The Year in Cardiology

Heart Failure: the Year in Cardiology 2019

John G.F. Cleland; Alexander R. Lyon; Theresa McDonagh; John J.V. McMurray


Eur Heart J. 2020;41(12):1232-1248. 

In This Article

Withdrawing Treatment for Heart Failure After Recovery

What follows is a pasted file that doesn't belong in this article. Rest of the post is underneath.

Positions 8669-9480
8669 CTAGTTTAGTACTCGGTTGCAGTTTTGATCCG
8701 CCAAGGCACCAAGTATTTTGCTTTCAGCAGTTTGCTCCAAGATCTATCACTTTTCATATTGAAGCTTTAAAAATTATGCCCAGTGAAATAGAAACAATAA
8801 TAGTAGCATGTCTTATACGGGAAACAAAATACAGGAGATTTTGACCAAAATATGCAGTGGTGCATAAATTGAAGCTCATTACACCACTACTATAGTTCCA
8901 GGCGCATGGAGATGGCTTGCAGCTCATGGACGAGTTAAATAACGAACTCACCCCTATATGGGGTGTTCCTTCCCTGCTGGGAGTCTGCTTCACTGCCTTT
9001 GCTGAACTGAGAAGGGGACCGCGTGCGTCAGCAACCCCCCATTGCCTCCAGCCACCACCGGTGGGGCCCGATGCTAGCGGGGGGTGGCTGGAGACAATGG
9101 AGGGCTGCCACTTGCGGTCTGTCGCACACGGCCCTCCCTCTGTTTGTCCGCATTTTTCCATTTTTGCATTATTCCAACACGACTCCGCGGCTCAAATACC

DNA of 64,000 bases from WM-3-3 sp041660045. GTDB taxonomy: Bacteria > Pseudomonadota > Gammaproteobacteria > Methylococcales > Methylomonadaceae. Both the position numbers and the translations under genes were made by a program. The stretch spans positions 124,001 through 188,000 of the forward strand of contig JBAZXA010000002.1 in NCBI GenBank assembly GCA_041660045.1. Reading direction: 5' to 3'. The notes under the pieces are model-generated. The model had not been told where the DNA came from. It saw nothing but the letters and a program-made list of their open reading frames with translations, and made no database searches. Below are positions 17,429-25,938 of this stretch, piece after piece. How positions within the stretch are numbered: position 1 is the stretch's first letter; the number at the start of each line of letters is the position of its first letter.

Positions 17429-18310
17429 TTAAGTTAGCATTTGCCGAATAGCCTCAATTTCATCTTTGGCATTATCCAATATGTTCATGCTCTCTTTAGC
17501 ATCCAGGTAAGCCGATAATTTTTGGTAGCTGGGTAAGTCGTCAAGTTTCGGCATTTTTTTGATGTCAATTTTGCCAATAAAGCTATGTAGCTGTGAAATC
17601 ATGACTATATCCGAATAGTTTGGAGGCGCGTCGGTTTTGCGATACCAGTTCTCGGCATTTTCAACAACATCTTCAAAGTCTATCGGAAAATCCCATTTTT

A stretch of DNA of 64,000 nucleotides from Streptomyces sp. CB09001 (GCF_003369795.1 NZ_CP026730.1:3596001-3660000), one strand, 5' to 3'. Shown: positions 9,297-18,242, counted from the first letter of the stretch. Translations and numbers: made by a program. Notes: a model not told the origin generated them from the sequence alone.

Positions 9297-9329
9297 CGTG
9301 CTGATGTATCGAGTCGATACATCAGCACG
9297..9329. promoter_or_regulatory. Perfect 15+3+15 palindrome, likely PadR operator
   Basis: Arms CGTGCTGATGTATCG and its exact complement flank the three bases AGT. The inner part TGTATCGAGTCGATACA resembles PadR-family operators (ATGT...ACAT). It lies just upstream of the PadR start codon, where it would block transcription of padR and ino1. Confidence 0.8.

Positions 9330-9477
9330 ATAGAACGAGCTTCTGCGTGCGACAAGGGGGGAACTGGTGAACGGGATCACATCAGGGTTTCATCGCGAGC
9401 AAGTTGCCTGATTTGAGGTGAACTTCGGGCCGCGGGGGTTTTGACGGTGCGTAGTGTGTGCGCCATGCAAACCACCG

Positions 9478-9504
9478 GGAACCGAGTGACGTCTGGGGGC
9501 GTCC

Withdrawing treatment from patients with idiopathic or genetically determined dilated cardiomyopathy who have experienced full recovery of ventricular function should be done with great caution if at all.[151] Although patients with a recovered LVEF (HFrcEF) may have a better prognosis, it may still not be good.[152] Further research is required for peripartum and other specific types of cardiomyopathy. A recent report from an old trial (DIG), suggested that withdrawal of digoxin was associated with an increased risk of hospitalization for heart failure but did not affect mortality.[153] An RCT of 188 patients with stable heart failure from Brazil suggested that 75% of patients could be withdrawn from loop diuretics for at least 90 days without deterioration in symptoms, need for reinstitution of diuretic therapy, or a rise in plasma NT-proBNP.[154] This is in stark contrast to a smaller RCT from the UK, where withdrawal of diuretics and other therapies for 48 h led to a doubling of plasma concentrations of NT-proBNP, an increase in LV and left atrial volumes and worsening symptoms.[155]